There’s New Momentum afoot to minimize risk, forge a stronger supply chain

As more companies realize just how fragile the links in a global supply chain actually are, risk mitigation moves from a low-level to a high-level priority. “To cope with largely unpredictable events, leading companies make supply chain investments to ensure goods continue to flow despite major disruptions,” says Patrick Connaughton, senior analyst with Cambridge, Mass.
By Jim Fulcher, contributing editor (jimfulcher@comcast.net) December 1, 2007

As more companies realize just how fragile the links in a global supply chain actually are, risk mitigation moves from a low-level to a high-level priority.

“To cope with largely unpredictable events, leading companies make supply chain investments to ensure goods continue to flow despite major disruptions,” says Patrick Connaughton, senior analyst with Cambridge, Mass.-based Forrester Research .

Connaughton says leaders know the key to success is establishing day-to-day processes that can scale in times of crisis.

These best practices are said to offer the highest return:

  • Design networks for maximum resiliency;

  • Extend situational awareness to supplier and carrier networks; and

  • Boost prevention efforts by integrating better security measures.

    • Joe Stafford, executive VP of risk management solutions vendor New Momentum, says constant monitoring of buying, selling, and other market activity protects revenue streams and leads to stronger, more flexible supply chains.

      But supply chain risk mitigation doesn’t necessarily stop there. For one, there’s the inherent risk involved with sharing intellectual property (IP) with partners and suppliers.

      “To cut costs, many companies have moved manufacturing operations overseas. Now they are looking at ways to protect those revenue streams,” says Joe Stafford, executive VP of New Momentum , a vendor of supply chain risk management software that targets companies that either make or use electronic components. “One way is to take steps to protect IP from counterfeiters and detect sales through unauthorized channels, which can prevent lost revenue growth and brand reputation erosion.”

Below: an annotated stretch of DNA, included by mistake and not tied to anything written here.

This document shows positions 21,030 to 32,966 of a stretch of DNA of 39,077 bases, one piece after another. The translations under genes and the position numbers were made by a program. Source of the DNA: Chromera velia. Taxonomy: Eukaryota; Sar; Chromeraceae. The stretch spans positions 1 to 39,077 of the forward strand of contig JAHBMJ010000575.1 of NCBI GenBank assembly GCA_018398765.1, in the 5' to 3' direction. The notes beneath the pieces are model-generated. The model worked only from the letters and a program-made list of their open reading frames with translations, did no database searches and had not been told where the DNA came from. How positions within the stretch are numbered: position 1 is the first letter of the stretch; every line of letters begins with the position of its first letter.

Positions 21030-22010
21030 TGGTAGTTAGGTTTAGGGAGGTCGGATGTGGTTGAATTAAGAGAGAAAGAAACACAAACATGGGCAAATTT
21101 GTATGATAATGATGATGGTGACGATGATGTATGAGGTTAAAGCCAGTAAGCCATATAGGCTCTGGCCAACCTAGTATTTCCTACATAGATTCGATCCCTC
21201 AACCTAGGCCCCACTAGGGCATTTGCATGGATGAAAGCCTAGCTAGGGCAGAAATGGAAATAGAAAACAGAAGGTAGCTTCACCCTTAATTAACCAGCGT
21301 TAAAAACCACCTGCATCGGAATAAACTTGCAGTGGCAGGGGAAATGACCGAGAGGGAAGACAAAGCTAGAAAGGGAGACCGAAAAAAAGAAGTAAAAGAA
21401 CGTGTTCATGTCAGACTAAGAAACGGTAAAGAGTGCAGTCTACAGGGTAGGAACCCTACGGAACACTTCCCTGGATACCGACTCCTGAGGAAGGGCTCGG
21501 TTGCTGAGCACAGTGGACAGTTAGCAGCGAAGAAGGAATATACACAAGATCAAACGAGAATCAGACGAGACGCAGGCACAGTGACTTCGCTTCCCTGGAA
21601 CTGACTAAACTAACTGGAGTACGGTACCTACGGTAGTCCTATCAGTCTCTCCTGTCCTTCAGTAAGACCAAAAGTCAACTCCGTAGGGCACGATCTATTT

But the problem, claims Joshua Greenbaum, principal for Berkeley, Calif.-based Enterprise Applications Consulting , is that tracking product loss through the gray market presents a classic needle-in-a-haystack scenario.

      “There’s an enormous wealth of product-related data beyond a company’s firewall that needs to be tracked and analyzed,” says Greenbaum. “Understanding this data can be a tremendous undertaking. The requirement to continuously monitor changing conditions makes the task that much more complex.”

      The solution for a growing number of companies is adoption of supply chain risk management software.

      According to Stu Clifton, CEO, New Momentum, “Our latest solution, introduced last summer, provides global enterprises with comprehensive capabilities for finding counterfeit components and unauthorized distribution. Most important, what we do is protect our customers’ revenue streams.”

      The process begins when the customer supplies a list of part numbers to New Momentum. The on-demand solution then monitors constantly for email activity, as well as buying, selling, and other market activity concerning those part numbers. Next, New Momentum provides the customer with an alert that details the findings so the company can act accordingly.

      “That’s our real strength: this type of constant monitoring and building on results,” Stafford says.

      That approach is of significant interest to Inventec , a Taiwan-based supplier of high-tech products including notebooks, enterprise servers, storage solutions, wireless communications, network applications, mobile devices, and wireless applications. Inventec will use the New Momentum solution to protect IP, and identify possible supply chain constraints before they become a problem, Stafford says.

      Given the many parts in its products, New Momentum will enable the manufacturer to monitor the market for movement of those parts, including whether prices for various commodities are rising or falling, and who’s doing the buying and selling.

      “Interruptions in manufacturing can be very costly,” Stafford says. “Constantly monitoring the market will enable Inventec to—among other things—identify potential suppliers it could turn to in case its suppliers’ commodity quantities dry up for some reason. The result is a stronger and more flexible supply chain.”

      SC risk, by the numbers

      New Momentu, a vendor of supply chain risk management software, offers these figures as a typical revenue loss for an electronics component manufacturer due to gray market activity:

      Annual company revenues: $900 million

      Product lines: four

      Product lines suspected of having gray market sales: one

      Annual revenue for this product line: $400 million

      Gray market availability: loss to the company of $24 million

      Company sales discounts due to gray market competition: $4 million